Full-dose blood thinners decreased need for life support in hospitalized COVID-19 patients

Jan. 25, 2021

In large clinical trial conducted worldwide, full dose anti-coagulation (blood thinner) treatments given to moderately ill patients hospitalized for COVID-19 reduced the requirement of vital organ support – such as the need for ventilation. A trend in possible reduction of mortality was also observed and is being further studied, according to a press release from the National Institutes of Health (NIH).

With large numbers of COVID-19 patients requiring hospitalization, these outcomes could also help reduce the overload on intensive care units around the world.

Early in the pandemic, physicians around the world observed increased rates of blood clots and inflammation among COVID-19 patients, which affected multiple organs and led to complications such as lung failure, heart attack and stroke. Whether providing increased doses of blood thinners routinely administered to hospitalized patients would be safe and effective was unknown at that time, according to the NIH.

Three clinical trial platforms spanning five continents in more than 300 hospitals have been working together to test whether there is a greater benefit of full doses of heparin (blood thinners) to treat moderately ill hospitalized adults with COVID-19 compared to the lower heparin dose typically administered to prevent blood clots in hospitalized patients. Moderately ill patients are those not in intensive care and who did not receive organ support such as mechanical ventilation at trial enrollment.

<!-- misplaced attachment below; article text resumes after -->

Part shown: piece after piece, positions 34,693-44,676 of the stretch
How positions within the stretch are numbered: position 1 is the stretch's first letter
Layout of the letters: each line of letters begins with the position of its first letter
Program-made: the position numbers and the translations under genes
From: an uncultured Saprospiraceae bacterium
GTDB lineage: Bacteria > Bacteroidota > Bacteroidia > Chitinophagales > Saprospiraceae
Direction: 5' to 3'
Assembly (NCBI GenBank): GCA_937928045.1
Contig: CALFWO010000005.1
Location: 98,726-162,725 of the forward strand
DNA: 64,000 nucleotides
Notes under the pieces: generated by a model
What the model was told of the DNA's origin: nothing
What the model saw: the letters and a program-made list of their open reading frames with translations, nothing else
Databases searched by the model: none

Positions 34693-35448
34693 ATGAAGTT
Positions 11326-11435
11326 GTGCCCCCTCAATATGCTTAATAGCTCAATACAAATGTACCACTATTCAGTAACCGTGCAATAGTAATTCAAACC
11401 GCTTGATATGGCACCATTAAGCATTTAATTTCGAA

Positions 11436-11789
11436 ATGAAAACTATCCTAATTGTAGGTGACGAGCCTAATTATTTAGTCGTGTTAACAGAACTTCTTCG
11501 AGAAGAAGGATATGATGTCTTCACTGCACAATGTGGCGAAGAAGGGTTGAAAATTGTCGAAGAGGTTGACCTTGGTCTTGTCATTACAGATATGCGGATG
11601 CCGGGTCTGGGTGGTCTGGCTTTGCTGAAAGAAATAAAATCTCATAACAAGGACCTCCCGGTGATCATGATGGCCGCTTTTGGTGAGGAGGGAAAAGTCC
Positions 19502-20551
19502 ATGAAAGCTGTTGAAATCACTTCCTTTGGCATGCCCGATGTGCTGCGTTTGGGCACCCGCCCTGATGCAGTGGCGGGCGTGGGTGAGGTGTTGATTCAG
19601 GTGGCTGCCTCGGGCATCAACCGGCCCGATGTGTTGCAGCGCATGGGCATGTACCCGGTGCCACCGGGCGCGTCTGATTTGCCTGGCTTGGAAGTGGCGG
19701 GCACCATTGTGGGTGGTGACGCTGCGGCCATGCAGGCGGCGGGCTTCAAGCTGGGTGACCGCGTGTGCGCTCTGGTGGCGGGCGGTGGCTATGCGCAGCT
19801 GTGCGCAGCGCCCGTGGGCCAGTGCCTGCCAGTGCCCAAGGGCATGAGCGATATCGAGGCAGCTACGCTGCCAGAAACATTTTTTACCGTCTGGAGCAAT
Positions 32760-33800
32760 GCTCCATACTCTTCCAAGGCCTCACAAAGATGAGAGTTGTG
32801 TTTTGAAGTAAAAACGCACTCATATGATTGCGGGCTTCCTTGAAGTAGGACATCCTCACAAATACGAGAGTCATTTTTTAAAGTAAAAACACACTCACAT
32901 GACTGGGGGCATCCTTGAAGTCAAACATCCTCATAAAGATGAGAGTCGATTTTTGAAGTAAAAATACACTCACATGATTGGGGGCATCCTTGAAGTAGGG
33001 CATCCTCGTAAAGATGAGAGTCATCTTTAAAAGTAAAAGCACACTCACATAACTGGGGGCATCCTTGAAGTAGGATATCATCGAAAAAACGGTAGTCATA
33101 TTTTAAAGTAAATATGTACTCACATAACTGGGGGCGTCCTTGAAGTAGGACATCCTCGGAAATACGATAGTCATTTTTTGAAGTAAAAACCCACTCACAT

Based on the interim results of more than 1,000 moderately ill patients admitted to hospital, findings showed that full doses of blood thinners, in addition to being safe, were superior to the doses normally given to prevent blood clots in hospitalized patients – with regard to the primary endpoint, which is the need for ventilation or other organ supportive interventions.

However, research questions remain about how to further improve the clinical care of COVID-19 patients, the NIH said. This adaptive protocol has been designed to allow different drugs to be started, stopped or combined during the study in response to emerging scientific data. This approach enables the rapid testing of additional agents without compromising safety and the study will evolve accordingly. The NIH said.

The trial results reported complement the group’s findings announced in December that routine use of full-dose anti-coagulation when started in the ICU in critically ill COVID-19 patients was not beneficial and may have been harmful in some patients.

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